Paula Hartman-Stein, Ph.D.,
Clinical Geropsychologist, Past President of APA,
12/2, Clinical Geropsychology

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Evidence-based treatments identified for geriatric depression identified

By Paula Hartman-Stein, Ph.D.

With antidepressant medication as the first line of treatment in protocols endorsed by insurance companies, and Medicare requiring proof of medical necessity for all services, the identification of research- based psychological treatments for depressed older adults has arrived none too soon.

Five different psychological interventions have recently been identified as evidence-based treatments (EBTs) in managing geriatric depression, according to Forrest Scogin, Ph.D., of Tuscaloosa, Alabama, who is coordinator of a task force on older adults organized through Division 12 of APA.

These include behavior therapy, cognitive-behavioral therapy, problem-solving group therapy, cognitive bibliotherapy, and reminiscence group therapy. A treatment close to EBT status is interpersonal therapy.

The task force reviewed 107 studies on geriatric depression, coding 33 studies to determine whether they met the criteria as an evidence-based treatment. To qualify, the study needed a minimum of 30 participants, have a control or comparison group, and use subjects 60 years or older. Two independent raters evaluated each study, with 99% coding reliability.

"These kinds of efforts that identify evidence- based treatments and show that what we do works is absolutely critical," said Scogin. "EBTs guide professionals in their choice of treatment and can influence future research. In addition, identifying treatments with solid empirical support may facilitate insurance coverage of these services," he said. Reminiscence groups are one example of services that have been denied coverage by some Medicare carriers.

The task force chose to not include studies with combination treatments of antidepressant medication and psychotherapy because they were unable to tease out the specific effects of psychotherapy. The committee agrees that studies using combination treatments deserve recognition. Improved methods for coding may be developed in the future, Scogin said.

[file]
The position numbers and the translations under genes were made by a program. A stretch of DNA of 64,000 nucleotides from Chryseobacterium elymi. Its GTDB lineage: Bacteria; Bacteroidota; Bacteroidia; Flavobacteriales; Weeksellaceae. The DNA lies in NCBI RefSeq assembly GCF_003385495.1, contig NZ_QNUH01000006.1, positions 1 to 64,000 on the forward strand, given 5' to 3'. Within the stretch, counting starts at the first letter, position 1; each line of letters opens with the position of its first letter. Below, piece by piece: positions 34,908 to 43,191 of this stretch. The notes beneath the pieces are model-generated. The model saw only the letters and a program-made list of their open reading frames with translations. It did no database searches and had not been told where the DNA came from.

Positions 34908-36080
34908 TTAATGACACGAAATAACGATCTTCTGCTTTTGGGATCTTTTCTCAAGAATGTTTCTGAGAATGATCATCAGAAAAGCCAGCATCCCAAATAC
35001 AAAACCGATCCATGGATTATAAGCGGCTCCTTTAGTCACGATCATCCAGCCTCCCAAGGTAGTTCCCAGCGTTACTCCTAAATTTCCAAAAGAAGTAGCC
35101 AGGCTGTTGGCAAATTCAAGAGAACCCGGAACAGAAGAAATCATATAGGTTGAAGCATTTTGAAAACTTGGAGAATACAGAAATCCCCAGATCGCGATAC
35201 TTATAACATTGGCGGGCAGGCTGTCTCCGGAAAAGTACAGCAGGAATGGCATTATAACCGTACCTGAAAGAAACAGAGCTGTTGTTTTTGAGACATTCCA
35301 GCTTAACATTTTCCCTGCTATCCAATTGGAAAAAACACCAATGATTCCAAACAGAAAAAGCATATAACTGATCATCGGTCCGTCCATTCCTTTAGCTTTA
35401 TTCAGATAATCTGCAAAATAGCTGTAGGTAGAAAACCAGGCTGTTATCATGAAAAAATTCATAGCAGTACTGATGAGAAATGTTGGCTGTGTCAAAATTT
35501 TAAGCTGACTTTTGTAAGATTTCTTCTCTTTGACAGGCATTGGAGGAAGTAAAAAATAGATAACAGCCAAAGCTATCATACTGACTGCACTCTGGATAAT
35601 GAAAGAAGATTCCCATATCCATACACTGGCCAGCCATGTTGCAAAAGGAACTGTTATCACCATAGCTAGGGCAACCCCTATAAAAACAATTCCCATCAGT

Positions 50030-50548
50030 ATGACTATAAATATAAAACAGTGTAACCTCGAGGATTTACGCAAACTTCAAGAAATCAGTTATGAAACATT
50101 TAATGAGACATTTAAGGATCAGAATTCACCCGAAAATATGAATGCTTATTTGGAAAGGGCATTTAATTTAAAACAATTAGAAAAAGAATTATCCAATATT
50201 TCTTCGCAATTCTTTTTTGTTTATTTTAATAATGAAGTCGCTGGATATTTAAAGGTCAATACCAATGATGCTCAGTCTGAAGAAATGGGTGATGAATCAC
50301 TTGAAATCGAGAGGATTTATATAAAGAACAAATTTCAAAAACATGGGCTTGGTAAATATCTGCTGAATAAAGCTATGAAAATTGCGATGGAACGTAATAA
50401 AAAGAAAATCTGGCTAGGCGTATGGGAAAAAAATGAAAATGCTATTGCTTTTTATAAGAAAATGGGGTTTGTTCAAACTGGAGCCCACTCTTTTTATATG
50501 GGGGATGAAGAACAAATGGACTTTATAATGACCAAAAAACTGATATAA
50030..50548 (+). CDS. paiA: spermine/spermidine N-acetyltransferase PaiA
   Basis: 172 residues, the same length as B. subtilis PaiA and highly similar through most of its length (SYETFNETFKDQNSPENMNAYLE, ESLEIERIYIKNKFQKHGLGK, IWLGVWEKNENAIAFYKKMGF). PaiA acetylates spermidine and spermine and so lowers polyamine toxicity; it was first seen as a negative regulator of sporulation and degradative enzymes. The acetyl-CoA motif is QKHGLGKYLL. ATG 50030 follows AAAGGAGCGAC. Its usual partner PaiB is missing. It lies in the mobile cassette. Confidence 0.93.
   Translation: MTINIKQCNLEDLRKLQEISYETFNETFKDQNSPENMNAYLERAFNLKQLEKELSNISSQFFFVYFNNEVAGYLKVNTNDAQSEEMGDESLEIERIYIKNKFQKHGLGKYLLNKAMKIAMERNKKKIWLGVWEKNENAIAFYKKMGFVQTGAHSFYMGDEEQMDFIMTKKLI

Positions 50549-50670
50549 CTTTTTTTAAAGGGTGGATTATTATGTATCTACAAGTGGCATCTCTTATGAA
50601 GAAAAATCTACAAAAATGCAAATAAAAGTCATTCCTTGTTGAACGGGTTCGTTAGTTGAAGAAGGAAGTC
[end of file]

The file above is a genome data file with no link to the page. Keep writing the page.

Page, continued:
Former APA President, Nicholas Cummings, Ph.D., of Reno, Nevada predicts the inevitability of requiring EBTs in the future. "It won’t be long before they are the standard of care in malpractice suits," he said. "Soon the beleaguered malpractice insurers will cover only EBTs. The problem is that the research is usually directed at systems that are easy to quantify, and not on the need in the field."

Cummings and Scogin agree that implementing EBTs in real-world practice is difficult because patients are characterized by co-morbidities, or multiple health and behavioral problems. EBTs often exclude co-morbid conditions and have stringent measurements of therapist adherence to treatment protocols that are not always realistic in actual practice.

Ronald Levant, Ed.D., of Fort Lauderdale, Fla. president-elect of APA, points out the problem that many EBTs use homogeneous samples of white, middle class clients. In the geriatric EBTs that were reviewed, Scogin found that "subjects tended to be on the young-old side, with few studies of the old-old who often live in long term care settings."

The older adult task force is currently focusing on identifying additional EBTs for anxiety, sleep disorders, behavior problems in dementia, caregiver stress, and memory training. Regardless of the drawbacks, Scogin emphasized that EBTs enhance the credibility of psychology as a discipline that integrates science with practice. The present body of scientific evidence is not developed enough to serve as the sole foundation for clinical practice, according to Levant. He suggests a broader definition of evidence-based practice that contains best research evidence, clinical expertise, and patient values.

"Such a model that values all three components equally will better advance knowledge related to best treatment and provide better accountability," said Levant. Cummings points out that all EBTs need to be subjected to field-testing in large delivery systems, but he said no one is doing that ... yet.

The National Psychologist, 2004, vol. 13. No. 2, P. 9

Paula Hartman-Stein, Ph.D., current president of the American Psychological Association's section of Clinical Geropsychology, is a consultant in Kent, Ohio. She can be reached through email,, or you can learn more about her work by visiting her Web site,


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